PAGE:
Community Development Degree
- Human Development and Family Studies
- Social Work
- Public Health
Community development is a a career for civic-minded and idealistic individuals who have a desire to help affect change in communities. This approach highlights the role of community members and other stakeholders in advocating for social, economic and environmental policies that benefit the community as a whole and demographic groups, families and individuals on the local level. It is a very broad field, and you have the option of studying to become a generalist or specializing in a particular aspect such as urban planning, local government and organizations or public health. There are programs of study that offer a community development focus, but you can also choose a tangentially related degree that will offer useful expertise in research, communication design, real estate development and community planning.
1. Human Development and Family Studies
Community studies begin and ends with individuals and families. A program of study that is focused on human ecology, public health issues and microeconomic solutions that affect certain demographics or geographic areas will provide a valuable perspective if you want a career in the field of community advocacies, organization and planning.
Sociology is the study of factors that affect human society. You learn about social structures, developmental policies and other issues that affect how society functions. You will learn to identify social problems, understand how and why certain solutions have worked in the past and social phenomena that may indicate potential crises situations. As a sociologist, you will be suited to conduct research studies on the human condition and community structures that can serves as the basis for policy changes or the initiation of social programs that will alleviate existing social problems.
Psychology studies the science of the mind and how it affects human behavior. The focus may be on the study of the individual psyche, but many course offerings in psychology deal with crowd response and crowd behavior. Observing, documenting and analyzing this aspect of the human condition is useful when you are trying to effect changes in communities. It is important to have a clear understanding of how and what motivates individuals to behave as they do and how their behavior affects the people around them and the greater community.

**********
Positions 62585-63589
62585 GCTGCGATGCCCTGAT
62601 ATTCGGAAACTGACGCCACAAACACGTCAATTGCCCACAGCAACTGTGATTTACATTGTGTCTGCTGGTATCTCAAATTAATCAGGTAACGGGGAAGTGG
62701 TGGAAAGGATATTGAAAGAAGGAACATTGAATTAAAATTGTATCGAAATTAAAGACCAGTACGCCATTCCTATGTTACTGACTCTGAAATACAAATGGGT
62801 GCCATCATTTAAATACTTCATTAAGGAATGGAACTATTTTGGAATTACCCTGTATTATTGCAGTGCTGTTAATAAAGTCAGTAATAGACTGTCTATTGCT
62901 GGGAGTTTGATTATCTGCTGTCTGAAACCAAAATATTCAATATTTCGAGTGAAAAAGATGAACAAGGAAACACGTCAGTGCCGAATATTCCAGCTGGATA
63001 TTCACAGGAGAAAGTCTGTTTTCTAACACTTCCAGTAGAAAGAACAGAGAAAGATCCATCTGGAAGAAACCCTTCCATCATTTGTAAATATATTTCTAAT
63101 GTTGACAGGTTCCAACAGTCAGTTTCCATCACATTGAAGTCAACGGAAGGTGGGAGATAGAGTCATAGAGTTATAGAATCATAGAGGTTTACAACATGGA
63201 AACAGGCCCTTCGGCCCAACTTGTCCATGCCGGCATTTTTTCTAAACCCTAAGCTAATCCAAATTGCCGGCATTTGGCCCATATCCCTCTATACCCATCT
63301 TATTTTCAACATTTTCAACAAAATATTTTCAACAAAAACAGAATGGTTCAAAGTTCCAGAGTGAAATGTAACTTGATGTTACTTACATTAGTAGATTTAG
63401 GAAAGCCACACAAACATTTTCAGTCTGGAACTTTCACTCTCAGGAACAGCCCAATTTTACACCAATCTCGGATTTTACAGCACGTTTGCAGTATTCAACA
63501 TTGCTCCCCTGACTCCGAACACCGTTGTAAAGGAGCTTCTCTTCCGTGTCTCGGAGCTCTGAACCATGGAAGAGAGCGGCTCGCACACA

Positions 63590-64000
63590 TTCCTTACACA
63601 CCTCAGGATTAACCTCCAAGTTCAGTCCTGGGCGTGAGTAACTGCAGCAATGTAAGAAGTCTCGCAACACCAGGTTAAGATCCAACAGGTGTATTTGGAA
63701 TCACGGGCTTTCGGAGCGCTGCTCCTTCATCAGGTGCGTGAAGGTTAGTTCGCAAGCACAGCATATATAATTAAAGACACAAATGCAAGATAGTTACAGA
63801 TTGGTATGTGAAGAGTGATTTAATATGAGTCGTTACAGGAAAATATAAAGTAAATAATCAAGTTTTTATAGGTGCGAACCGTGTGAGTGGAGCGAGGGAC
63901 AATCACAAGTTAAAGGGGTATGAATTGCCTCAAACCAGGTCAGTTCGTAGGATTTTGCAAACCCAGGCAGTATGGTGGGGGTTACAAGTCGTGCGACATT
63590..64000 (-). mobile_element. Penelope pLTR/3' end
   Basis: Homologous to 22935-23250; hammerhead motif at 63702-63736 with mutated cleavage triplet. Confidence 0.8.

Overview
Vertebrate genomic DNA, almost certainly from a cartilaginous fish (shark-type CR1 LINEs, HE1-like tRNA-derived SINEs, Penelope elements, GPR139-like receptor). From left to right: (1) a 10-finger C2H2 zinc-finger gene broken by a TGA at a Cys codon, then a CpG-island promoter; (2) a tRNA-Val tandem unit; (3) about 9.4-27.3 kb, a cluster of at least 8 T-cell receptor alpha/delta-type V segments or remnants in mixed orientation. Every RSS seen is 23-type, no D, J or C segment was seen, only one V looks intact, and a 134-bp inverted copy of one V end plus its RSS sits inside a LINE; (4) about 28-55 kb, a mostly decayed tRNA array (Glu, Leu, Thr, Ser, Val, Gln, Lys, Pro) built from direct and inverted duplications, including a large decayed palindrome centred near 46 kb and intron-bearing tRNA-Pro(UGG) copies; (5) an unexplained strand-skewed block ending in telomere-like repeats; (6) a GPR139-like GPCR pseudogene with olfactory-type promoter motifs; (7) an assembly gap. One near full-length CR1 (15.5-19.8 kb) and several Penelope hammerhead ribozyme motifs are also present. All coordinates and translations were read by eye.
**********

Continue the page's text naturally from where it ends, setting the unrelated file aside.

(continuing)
4. Social Work
This is one of the traditional pathways to a career as a community advocate. You will be involved in a lot of social research, analysis of social policies and assessment of social programs. Social work graduates leave the academe equipped with the skills to do community work, including direct client contact, documentation and compilation of status reports related to individuals and communities. You would have well-developed written and verbal communication skills because of your people-focused training.
5. Public Health
The study of public health may be approached through several pathways. Students may choose to complete a health care-related degree such as nursing, medicine or dentistry with public health as a corollary focus. Undergraduate students in psychology, sociology and related programs may choose to take pubic health studies as a double major. You may also look for programs that offer a bachelor's in public health, which would provide some exposure and training in the social sciences as well as the health sciences.
There are several pathways to a career in community services, and there are as many opportunity niches in this sector. Evidently, the world will always have a need for individuals willing to dedicate their careers to helping communities, advocating for impactful change and ensuring that human society thrives regardless of sociopolitical and environmental challenges. The Bureau of Labor Statistics affirms this, reporting that employment for community development specialists is expected to rise by 10 percent between 2014 and 2024.